The Montana-headquartered Rocky Mountain Elk Foundation (RMEF) is withdrawing from an outdoor show in Pennsylvania after a gun ban was emplaced. Senator Max Baucus (D-MT), who is up for re-election in 2014, is so far not speaking out against new background checks being proposed by the Obama Administration. And, what happened to the gun clubs that used to populate so many schools? Below are some articles that may be of interest.
Liberal blog at TheWashingtonPost.com: “Red State Dems Squeamish About Gun Background Checks” (h/t Larry Kurtz)
In one sense, it’s understandable that some Senators up for reelection in 2014 — particularly those from red or purple states — are reluctant to take a position on Obama’s proposed assault weapons ban.
But the assault weapons ban is not even the centerpiece of Obama’s proposal. Universal background checks are, and if Obama gets that it will be a major achievement in its own right.
* Senator Max Baucus of Montana: His office confirms to me that he has not taken a position on Obama’s proposal to expand the background check system.
Press release from RMEF:
Rocky Mountain Elk Foundation statement on Eastern Sports and Outdoor Show
Due to recent decisions instituted by Reed Exhibitions regarding the disallowing of legal modern sporting rifles, the Rocky Mountain Elk Foundation will withdraw as an exhibitor and conductor of the elk calling contest from the Eastern Sports and Outdoor Show in Pennsylvania. RMEF believes the actions taken by Reed, a British company, are detrimental to the Second Amendment and our right as Americans to bear arms.
RMEF reached this decision after careful deliberations and taking into account the stance of our members, volunteers, industry partners and fellow hunters. We urge Reed Exhibitions to reconsider its policies to avoid a divisive and political atmosphere so RMEF can take part in an event that generates needed revenue for important on-the-ground conservation and hunting heritage projects in the region.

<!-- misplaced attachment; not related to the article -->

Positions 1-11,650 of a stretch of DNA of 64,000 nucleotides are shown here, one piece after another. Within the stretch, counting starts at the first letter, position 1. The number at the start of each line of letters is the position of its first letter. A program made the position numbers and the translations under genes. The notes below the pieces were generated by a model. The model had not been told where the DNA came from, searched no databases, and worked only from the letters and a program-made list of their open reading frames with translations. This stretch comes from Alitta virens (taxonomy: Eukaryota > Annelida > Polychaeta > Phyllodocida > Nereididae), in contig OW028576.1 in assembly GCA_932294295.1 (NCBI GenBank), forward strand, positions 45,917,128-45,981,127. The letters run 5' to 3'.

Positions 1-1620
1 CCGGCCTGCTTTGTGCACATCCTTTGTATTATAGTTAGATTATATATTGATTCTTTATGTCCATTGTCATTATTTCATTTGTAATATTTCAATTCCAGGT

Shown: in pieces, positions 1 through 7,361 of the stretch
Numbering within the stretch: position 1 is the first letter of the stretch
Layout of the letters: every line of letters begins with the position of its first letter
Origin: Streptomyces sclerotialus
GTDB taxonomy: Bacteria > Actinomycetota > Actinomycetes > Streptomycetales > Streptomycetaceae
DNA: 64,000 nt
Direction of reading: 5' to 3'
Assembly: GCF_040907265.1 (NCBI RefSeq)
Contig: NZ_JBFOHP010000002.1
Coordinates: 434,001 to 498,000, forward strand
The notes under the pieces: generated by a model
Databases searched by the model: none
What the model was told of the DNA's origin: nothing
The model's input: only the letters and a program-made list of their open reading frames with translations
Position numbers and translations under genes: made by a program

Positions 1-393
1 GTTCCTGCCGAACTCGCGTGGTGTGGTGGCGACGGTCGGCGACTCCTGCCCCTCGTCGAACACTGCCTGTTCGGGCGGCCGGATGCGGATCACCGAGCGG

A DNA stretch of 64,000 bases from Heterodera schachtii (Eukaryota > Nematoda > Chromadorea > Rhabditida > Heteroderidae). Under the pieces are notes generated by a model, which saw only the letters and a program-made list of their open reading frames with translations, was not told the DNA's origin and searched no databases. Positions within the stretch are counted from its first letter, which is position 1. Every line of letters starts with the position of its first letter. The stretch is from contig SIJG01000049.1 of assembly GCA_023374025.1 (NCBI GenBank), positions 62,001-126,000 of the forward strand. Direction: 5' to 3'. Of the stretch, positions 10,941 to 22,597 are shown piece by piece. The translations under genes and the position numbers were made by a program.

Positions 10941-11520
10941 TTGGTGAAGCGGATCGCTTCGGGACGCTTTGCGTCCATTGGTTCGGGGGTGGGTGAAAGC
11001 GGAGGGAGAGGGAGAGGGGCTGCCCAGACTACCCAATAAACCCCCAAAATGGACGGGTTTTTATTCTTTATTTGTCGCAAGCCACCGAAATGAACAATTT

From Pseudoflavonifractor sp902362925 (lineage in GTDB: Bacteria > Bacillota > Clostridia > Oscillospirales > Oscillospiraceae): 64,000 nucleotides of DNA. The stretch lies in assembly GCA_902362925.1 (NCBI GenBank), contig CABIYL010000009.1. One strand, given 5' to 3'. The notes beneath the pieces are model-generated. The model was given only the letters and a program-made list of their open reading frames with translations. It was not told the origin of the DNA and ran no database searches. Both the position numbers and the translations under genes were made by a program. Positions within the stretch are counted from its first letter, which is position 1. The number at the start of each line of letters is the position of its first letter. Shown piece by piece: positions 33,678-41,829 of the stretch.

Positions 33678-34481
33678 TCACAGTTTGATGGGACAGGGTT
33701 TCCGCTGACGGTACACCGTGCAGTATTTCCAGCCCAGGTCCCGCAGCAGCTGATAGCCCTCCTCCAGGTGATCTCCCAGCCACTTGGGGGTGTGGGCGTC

Charles C.W. Cooke writes for National Review: “The notion of schools as “gun-free zones” flies in the face of history.”
Once upon a time, it was common for an American child to be packed off to school with a rifle on his back and for him to come home smiling and safe in the evening. Shooting clubs, now quietly withering away, were once such a mainstay of American high-school life that in the first half of the 20th century they were regularly installed in the basements of new educational buildings. Now, they are in their death throes, victims of political correctness, a willful misunderstanding of what constitutes “gun safety,” and our deplorable tendency toward litigiousness.
In 1975, New York state had over 80 school districts with rifle teams. In 1984, that had dropped to 65. By 1999 there were just 26. The state’s annual riflery championship was shut down in 1986 for lack of demand. This, sadly, is a familiar story across the country. The clubs are fading from memory, too.